The Rehabilitation Act of 1973 (Rehab Act)

The Rehabilitation Act of 1973 (Rehab Act)

Last Edited May 2, 2018 by Garenne Bigby in Accessibility Testing

The Rehabilitation Act was put into place in 1973. It was one of the first major advancements regarding individuals with disabilities. Before 1973, there was definitely not an equal playing field for these individuals. They were often overshadowed because they were considered inferior to those without disabilities. Individuals with physical and cognitive disabilities were finally able to have a wide range of services at their disposal. Having a disability can interfere with employment, independent living, self-determination, and even inclusion in the American society. Something needed to be changed, and the Rehabilitation Act helped bring a little hope to other members of our society.

The act prohibited discrimination against anyone with a disability by an activity or program that receives federal funding. The act is not perfect, as it was amended several times, but it is evolving as our society changes. Having an act in place that ensures the security of our disabled community is a very important aspect of our great society.

How Does the Rehabilitation Act Define Disability?

Disability seems to be a universal word. There are numerous conditions or impairments that can be considered a disability. It gets confusing when you are trying to determine where to draw the line in considering someone disabled. There are many people who might have a slight developmental or physical issue, but does this mean that they are disabled? If you have something wrong with you, but you can still continue your daily life tasks should you be considered a disabled individual? The Rehabilitation Act refers to a disabled individual as someone who has a physical or mental impairment that greatly hinders one or more of their daily life activities.

It is important to note that the Rehabilitation Act does not want to discriminate against individuals who may have different disorders, so instead of naming each disability that falls under the act, they have left it open to any. There are some disabilities that may cause issues, but you can’t see them or even know they are there. Take mental illness for example, we know this is a debilitating issue, but many people have learned to fake it and seem perfectly normal. Mental illness can have extraordinary effects on an individual’s daily life, so it is considered a disability. It is very likely that someone with a mental illness struggles to complete one or more of their daily activities.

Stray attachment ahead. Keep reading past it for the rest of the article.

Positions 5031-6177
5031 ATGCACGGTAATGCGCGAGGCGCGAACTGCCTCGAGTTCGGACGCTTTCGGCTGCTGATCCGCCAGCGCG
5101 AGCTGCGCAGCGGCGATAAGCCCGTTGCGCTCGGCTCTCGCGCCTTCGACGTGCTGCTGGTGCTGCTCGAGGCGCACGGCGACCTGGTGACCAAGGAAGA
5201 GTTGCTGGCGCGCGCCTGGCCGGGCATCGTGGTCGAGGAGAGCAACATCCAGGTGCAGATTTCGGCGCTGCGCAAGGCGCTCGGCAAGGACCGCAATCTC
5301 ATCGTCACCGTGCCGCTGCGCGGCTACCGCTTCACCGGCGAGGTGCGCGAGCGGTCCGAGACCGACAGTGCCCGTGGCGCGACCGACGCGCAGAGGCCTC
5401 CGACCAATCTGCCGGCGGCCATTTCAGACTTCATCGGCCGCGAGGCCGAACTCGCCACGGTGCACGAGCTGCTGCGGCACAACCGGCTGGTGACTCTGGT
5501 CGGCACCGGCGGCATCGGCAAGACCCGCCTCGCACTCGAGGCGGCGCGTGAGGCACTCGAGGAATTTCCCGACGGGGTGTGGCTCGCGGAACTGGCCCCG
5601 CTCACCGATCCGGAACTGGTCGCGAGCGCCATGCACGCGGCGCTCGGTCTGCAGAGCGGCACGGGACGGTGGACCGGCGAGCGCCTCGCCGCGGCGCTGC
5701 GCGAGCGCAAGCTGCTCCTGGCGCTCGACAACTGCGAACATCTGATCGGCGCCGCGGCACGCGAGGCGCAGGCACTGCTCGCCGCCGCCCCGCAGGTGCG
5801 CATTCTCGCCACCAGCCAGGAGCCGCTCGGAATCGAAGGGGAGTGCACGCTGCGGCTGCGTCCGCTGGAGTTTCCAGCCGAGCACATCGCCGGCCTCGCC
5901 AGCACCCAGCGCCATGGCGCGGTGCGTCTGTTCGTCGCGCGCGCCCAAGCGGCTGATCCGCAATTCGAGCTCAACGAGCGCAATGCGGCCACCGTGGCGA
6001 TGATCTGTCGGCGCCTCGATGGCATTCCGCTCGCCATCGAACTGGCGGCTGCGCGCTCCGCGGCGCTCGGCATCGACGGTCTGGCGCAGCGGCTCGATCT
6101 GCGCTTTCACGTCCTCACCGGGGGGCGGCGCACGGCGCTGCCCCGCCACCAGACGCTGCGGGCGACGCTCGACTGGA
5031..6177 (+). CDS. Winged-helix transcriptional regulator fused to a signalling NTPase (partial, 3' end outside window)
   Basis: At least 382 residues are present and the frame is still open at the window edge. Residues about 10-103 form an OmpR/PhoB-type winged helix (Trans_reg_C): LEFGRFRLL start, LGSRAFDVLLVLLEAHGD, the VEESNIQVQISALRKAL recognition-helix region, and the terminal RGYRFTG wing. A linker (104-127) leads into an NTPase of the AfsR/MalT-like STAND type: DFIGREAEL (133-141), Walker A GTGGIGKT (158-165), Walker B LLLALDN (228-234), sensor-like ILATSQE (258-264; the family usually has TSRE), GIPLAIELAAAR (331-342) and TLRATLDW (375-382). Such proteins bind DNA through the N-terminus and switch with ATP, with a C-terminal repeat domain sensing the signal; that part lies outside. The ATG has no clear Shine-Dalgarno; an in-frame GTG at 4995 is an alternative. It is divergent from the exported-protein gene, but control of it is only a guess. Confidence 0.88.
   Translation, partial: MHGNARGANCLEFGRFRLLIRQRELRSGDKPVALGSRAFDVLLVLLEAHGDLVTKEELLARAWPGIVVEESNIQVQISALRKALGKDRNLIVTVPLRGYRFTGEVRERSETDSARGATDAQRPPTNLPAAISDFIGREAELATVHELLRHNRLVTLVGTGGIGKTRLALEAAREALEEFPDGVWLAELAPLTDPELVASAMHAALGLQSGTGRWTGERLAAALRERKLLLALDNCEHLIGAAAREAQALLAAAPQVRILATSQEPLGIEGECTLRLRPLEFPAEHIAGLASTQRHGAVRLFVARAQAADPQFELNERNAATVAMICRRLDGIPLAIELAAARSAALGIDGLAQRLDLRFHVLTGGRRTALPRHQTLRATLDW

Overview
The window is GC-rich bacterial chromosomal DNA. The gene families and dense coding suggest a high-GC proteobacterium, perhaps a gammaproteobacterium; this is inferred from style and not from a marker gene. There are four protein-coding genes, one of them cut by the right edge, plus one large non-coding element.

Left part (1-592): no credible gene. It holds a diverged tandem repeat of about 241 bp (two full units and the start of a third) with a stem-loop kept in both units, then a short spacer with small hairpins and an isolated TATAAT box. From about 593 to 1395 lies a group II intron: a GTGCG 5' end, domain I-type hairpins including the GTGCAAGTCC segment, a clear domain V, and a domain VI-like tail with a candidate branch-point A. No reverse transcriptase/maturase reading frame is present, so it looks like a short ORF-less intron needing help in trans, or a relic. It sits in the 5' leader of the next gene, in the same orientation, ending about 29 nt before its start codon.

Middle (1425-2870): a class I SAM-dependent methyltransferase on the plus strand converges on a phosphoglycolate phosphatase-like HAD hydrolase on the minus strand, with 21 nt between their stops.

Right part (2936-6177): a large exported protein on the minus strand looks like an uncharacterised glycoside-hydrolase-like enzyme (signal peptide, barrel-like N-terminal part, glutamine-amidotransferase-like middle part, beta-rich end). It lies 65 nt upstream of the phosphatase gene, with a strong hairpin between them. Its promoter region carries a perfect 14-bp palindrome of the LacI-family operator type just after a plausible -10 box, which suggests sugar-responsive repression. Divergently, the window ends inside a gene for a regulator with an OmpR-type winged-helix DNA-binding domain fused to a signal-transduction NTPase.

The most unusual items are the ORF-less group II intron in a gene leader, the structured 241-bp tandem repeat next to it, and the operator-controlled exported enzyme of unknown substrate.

Other disabilities that the Rehabilitation Act covers include those that are neurological, psychological, and physiological. As a result of the act not specifically naming disabilities, an individual is able to be identified by a variety of documents including medical records for confirmation. In most cases, the disability will hinder walking, talking, working, speaking, eating, learning, or breathing.


How Does the Rehabilitation Act Compare to Other Disability Acts?

The main difference with the Rehabilitation Act is that it covers instances where federal money is involved. So, it, unfortunately, does have its limits. If federal money is involved, it does not matter whether or not the place is operated by private or public institutions. The ADA (Americans With Disabilities Act) is one of the most familiar and beneficial acts for those with individuals. It covers private and public entities regardless of whether or not they receive federal funding.

So, the ADA has far fewer restrictions than the Rehabilitation Act. This was a major groundbreaking act for disabled individuals. Both of these acts define a disabled individual in the same way. So, if some individual falls under the criteria for one act, they will fall under the criteria for the other as well. This means that any individual with a physical or mental impairment that interferes with their daily life in at least one way, will be covered by the ADA and Rehabilitation Act.


How Has the Rehabilitation Act Changed?

Like most things, as the years pass new changes need to be implemented. The Rehabilitation Act was great when it was first implemented, but there were changes that needed to be made to improve it and take it a step further. When the act was implemented most individuals were satisfied, but even just one year after it was introduced amendments were already needing to be made. In 1974 significant amendments were made to improve the strength of the Rehabilitation Act. The most important amendment is where the act expanded the definition of what actually was a disabled person. Initially, many individuals did not fall into the original definition; thus they were left out.

As we know now, the act covers any individual with an impairment that interferes with one or more of their daily activities. Before this, it only covered individuals who had a mental or physical disability which results in handicap to employment. This change made it much more attainable for all individuals to have an equal opportunity to become employed. It lessened the number of individuals who were left out, and this was a major win for the disabled community. They were given the opportunity to work alongside individuals who were not disabled, which also helped them feel included in the American society. It was not right for disabled individuals to basically become exiled from those with no disabilities.